Dyadic coping and relationship functioning in couples coping with cancer: A systematic review

M.J. Traa, J. de Vries, G. Bodenmann, B.L. den Oudsten

Research output: Contribution to journalArticleScientificpeer-review

120 Citations (Scopus)

Abstract

Objectives
Cancer not only affects the patient but also the partner. In fact, couples may react as a unit rather than as individuals while coping with cancer (i.e., dyadic coping). We assessed (1) the relationship between dyadic coping and relationship functioning in couples coping with cancer and (2) whether intervention studies aimed at improving dyadic coping were able to enhance the relationship functioning of these couples. Recommendations for future studies are provided.
Method
A systematic search was conducted to identify all eligible papers between January 1990 and September 2012. The databases PubMed, PsycINFO, the Cochrane Library, and EMBASE were screened.
Results
Most studies (n = 33) used an appropriate study design, adequate measurements, adequate analytical techniques, and a sufficient number of included participants to answer addressed research questions. However, the definition and assessment of dyadic coping strategies differed, which hampered comparison. Coping styles characterized by open and constructive (cancer-related) communication, supportive behaviours, positive dyadic coping, and joint problem solving were related to higher relationship functioning, whereas dysfunctional communication patterns (e.g., protective buffering, demand–withdraw communication), unsupportive behaviours, and negative dyadic coping were related to lower relationship functioning. The results of the intervention studies were inconsistent: while some studies reported a beneficial effect on relationship functioning, other studies report no such effect, or only found a positive effect in couples with fewer personal relationship resources.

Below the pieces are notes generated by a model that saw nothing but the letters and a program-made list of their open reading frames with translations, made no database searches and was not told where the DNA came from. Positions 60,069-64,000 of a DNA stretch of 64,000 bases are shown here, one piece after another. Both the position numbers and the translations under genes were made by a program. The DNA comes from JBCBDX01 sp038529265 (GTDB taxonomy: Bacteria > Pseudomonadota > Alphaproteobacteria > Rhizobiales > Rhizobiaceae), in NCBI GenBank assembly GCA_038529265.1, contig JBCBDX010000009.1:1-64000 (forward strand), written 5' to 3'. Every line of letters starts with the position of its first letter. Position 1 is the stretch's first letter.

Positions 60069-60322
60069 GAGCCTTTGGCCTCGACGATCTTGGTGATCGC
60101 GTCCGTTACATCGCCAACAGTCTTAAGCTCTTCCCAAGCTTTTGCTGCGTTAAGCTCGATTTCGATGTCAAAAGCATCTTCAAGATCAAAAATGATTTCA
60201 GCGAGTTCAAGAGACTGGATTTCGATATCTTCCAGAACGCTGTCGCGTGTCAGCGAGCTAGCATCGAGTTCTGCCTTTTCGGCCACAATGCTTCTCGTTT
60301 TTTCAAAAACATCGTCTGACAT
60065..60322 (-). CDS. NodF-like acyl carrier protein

Conclusions
This review showed that adequate dyadic coping may improve relationship functioning, while dysfunctional dyadic coping may impede relationship functioning. In order to increase the comparability of the reported findings, a more uniformly conceptualized perspective on dyadic coping is needed. A better understanding of the dyadic challenges couples coping with cancer may face and more insight on how to expand the dyadic coping of these coupes might facilitate improvements in the quality of cancer care. Couple-based intervention studies may increase the couples’ relationship functioning. However, future research is needed to examine more specifically which couples may benefit from such interventions.
Original languageEnglish
Pages (from-to)85–114
JournalBritish Journal of Health Psychology
Volume20
Issue number1
DOIs
Publication statusPublished - 2015

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